Le Corsaire – English National Ballet: London Coliseum, 12 January 2014

Quivers down the backbone

'No Vadim, that's not what I mean by a penalty shoot-out!' ENB's Le Corsaire is a sure-fire hit. Photo by Ash

‘No Vadim, that’s not what I mean by a penalty shoot-out!’ ENB’s Le Corsaire is a sure-fire hit. Photo by Ash

No-one can accuse Le Corsaire of not having enough dancing. It’s full of the stuff. And when it’s as well performed as it was here by English National Ballet it makes for a great show.

Aside from the lure of a new production of a classic 19th century ballet that’s rarely seen in Britain (this was in fact the first full production by a UK company), the mercurial Alina Cojacaru was probably the main draw. Her early solo for the Pasha showed she’s lost none of the poise and impeccable balance that she became renowned for at The Royal Ballet and her clean, crisp technique remains as stately as ever.

Vadim Muntagirov’s smooth and effortlessly graceful Conrad was her main foil and a real chemistry developed between them in their beautifully tender ‘bedroom’ pas de deux. The revelation, however, was Junor Souza. As Ali he prowled the stage with magnetic charisma, a huge floating jump and a body as supple as a young branch.

The famous 2nd act pas de trois between the three of them was breathtaking, each crackling variation fed off the previous one’s fireworks; leaps became higher, pirouettes quicker and excitement levels rose prodigiously. The energy was palpable.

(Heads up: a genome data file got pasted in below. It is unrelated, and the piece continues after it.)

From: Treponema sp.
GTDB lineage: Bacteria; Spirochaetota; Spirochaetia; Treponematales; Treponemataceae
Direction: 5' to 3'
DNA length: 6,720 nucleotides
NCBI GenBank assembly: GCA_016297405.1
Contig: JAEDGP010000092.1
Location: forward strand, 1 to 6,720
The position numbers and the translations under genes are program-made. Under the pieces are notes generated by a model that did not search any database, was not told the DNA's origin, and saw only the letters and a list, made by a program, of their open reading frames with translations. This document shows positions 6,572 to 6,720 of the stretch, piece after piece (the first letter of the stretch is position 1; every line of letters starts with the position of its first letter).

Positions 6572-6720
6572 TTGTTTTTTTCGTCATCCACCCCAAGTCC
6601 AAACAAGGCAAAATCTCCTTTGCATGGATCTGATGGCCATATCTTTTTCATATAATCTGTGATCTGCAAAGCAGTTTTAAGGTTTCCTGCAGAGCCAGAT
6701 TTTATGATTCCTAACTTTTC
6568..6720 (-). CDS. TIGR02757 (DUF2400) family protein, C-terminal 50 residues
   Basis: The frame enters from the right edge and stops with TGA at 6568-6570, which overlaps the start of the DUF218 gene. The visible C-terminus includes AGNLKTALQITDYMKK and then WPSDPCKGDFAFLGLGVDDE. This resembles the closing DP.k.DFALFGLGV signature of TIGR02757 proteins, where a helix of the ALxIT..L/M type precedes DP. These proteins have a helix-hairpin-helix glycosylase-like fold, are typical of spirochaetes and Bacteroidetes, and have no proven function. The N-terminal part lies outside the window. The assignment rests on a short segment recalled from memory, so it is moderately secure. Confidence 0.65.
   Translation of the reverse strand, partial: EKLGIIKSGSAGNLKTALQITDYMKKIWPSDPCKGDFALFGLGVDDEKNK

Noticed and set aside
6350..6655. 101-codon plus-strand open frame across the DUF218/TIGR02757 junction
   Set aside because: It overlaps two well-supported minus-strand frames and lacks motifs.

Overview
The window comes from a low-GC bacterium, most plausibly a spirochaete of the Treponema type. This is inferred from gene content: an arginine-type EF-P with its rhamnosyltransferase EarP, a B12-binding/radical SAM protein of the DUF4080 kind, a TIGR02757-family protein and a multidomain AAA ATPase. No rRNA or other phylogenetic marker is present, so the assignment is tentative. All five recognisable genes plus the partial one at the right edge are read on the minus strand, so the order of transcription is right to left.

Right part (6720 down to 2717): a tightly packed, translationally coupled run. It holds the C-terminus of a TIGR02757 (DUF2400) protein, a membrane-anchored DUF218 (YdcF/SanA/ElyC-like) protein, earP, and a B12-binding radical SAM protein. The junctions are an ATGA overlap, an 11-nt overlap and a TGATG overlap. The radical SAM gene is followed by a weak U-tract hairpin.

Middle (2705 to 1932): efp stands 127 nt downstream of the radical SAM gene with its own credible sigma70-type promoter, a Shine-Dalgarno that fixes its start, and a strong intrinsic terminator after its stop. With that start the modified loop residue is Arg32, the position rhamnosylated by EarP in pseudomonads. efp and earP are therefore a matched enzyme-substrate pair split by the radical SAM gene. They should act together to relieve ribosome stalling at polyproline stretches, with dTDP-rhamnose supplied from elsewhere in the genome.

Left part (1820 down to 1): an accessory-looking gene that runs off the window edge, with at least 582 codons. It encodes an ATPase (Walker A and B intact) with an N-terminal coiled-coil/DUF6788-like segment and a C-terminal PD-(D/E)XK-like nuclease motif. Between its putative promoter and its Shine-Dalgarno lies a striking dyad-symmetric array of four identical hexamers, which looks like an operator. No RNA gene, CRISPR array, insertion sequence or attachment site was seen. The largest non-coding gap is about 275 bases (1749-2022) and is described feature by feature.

There were some excellent supporting performances too. Erina Takahashi stood out for her sympathetic portrayal of the not-really-needed role of Gulnare, Shiori Kase showcased some terrifically nimble feet during her Odalisque variation while Yonah Acosta threw himself about with considerable technical gusto as the dastardly Birbanto.

Traditionally, the ho-ho-ho and a bottle of rum narrative of Le Corsaire is notorious for its incomprehensibility but Anna-Marie Holmes’ staging is clear and concise in its story-telling, although the ending is nothing if not unexpectedly confusing.

Another winning note for the production is the employment of Hollywood designer Bob Ringwood. His orientalist fantasy sets are as colourfully exotic as you’d want (although they are rather nomadic – the Pasha’s palace appears to stretch all the way from Istanbul to North Africa) and the costumes are superb; the Pasha and his entourage out-bling even the grandest Big Fat Gypsy Wedding.

Le Corsaire is hugely entertaining, brilliantly presented and wonderfully danced by a company that’s clearly enjoying itself under Tamara Rojo’s tenure as artistic director. Exhilarating stuff.

Le Corsaire runs at the London Coliseum until 19 January 2014 before moving on to the Manchester Palace Theatre from 11th February. Tickets can be bought from the English National Ballet website.

Gerard Davis

This entry was posted in Alina Cojocaru, English National Ballet, Junor Souza, London Coliseum, Tamara Rojo, Vadim Muntagirov, Yonah Acosta and tagged , , , , , , , , , , , . Bookmark the permalink.

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